Throughout the year WHO Centers for Reference and Research on Influenza analyze virus isolates from patients around the world and made recommendation of which circulating influenza strains will be appropriate for seasonal vaccines. Still, with all these preventive measurements, influenza epidemics continue to be a threat to the public health.
The main reason is due to the fact that the make of the right vaccine can never catch up the speed of viral mutation. Currently, of type A and B influenza that mostly pass around in human, each type has several subtypes, and strains of each subtype could vary by time and region. A vaccine made according to certain strains, just may not be protective for other strains. Therefore, as the influenza virus mutate, vaccines made from its predecessor out of calculated guess just sometimes don’t seem to be the best answer.
There are many scientists looking into solving this problem, and the idea to make a universal vaccine seem far reaching but is very attractive.
In this issue of Proc. Natl. Acad. Sci. USA (PNAS), a team led by President Chi-Huey Wong, Dr. Alex Ma, and Dr. Kuo-I Lin has reported another promising step in finding the best answer to make the universal influenza vaccine. They have not only demonstrated how an engineered glycoprotein based vaccine could yield much stronger protection against various H1N1 viral strains, but also explained in detailed how in immune system it works.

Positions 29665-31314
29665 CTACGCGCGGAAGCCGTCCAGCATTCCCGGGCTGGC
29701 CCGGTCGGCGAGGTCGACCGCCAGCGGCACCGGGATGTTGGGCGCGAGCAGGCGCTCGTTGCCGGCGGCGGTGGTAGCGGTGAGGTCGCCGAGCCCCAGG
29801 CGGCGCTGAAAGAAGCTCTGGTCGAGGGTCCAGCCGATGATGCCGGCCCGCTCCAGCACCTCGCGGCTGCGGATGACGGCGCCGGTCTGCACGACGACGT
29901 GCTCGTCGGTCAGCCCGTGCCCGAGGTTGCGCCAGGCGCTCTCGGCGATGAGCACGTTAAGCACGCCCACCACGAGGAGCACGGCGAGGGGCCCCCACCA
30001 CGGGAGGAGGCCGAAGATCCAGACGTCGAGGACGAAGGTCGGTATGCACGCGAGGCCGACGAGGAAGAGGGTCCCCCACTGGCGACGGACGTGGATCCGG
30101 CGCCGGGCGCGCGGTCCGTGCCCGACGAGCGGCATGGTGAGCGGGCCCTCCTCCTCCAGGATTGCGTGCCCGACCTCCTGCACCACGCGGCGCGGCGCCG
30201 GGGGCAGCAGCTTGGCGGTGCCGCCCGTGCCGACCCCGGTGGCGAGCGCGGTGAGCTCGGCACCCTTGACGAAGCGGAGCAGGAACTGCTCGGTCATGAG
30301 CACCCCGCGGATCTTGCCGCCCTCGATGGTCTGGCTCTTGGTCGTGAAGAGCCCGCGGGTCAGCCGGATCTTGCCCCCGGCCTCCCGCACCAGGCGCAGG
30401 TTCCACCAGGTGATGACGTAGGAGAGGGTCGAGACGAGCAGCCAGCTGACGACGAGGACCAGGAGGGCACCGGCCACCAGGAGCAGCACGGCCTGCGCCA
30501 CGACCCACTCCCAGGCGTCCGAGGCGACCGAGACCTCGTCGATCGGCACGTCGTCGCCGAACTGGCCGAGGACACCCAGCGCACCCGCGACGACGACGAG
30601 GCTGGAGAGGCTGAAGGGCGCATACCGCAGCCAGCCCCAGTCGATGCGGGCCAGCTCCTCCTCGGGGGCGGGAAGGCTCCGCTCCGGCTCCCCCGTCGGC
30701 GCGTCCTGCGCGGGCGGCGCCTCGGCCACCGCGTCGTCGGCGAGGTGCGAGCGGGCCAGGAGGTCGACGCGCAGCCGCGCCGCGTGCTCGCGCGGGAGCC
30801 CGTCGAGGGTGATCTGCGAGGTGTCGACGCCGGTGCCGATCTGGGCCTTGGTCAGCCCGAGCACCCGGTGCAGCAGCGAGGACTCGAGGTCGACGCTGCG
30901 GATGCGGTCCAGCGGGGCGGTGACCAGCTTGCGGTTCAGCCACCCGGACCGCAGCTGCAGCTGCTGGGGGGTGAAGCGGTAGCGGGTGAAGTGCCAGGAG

This new type of influenza vaccine is made out of an engineered glycoprotein, named monoglycosylated hemagglutinin (HAmg). HAmg is a variant of the major viral surface glycoprotein hemagglutinin on which each of the N-glycans has been trimmed down to only one sugar – N-acetylglucosamine.
Based on previous studies, the team brought up a hypothesis that the N-glycans which cover more than half the surface of HA protein act as shields to evade recognition by the immune system, such decoys significantly diversify the immune response. By removing the structurally non-essential N-glycans to expose the highly conserved protein sequences, the vaccinated monoglycosylated HA has a more “uniform presentation” of epitopes to induce better immune responses.
In the lately published article in PNAS, it described how the HAmg vaccine made from the A/Brisbane/59/2007 strain or A/California/07/2009 strain isolates can broaden the protection against various H1N1 influenza virus infections that circulated between year 1933 to 2009 in both mice and ferrets.
A number of experiments were also carried out to clarify the mechanism behind the broad protection elicited by this vaccine. They want to know, how the immune system react to it, how antibodies are induced.
Firstly, they observed better dendritic cell uptake and maturation when they incubated HAmg with dendritic cells in vitro.
Next, it showed HAmg vaccination induced better CD8+ T-cell responses. They also found that the structural integrity of HAmg is critical for better B-cell recognition and more IgG-producing cells in spleens. Thus, more antibodies are made.
After analyzing hundreds of single B-cell clones from immunized mice, they also found that HAmg vaccination induced maturation of more diverse germinal B-cell clones that can recognize a broad spectrum of HA.
Taken together, monoglycosylated HA with an intact structure and exposed conserved sequences was found to be a superior vaccine that can provide cross-strain protection against various H1N1 viruses. This may lead to a better influenza vaccine design that does not require frequent updates and annual immunizations. One major step closer to the ultimate goal of making the universal flu vaccine!
The team not only expresses high hopes in mapping out a new direction for development of universal flu vaccines, they are interested in applying the same design strategy for vaccines of other human health related virus such as Dengue, HCV and HIV as well.
The research paper can be read online at: http://www.pnas.org/content/early/2014/01/23/1323954111.abstract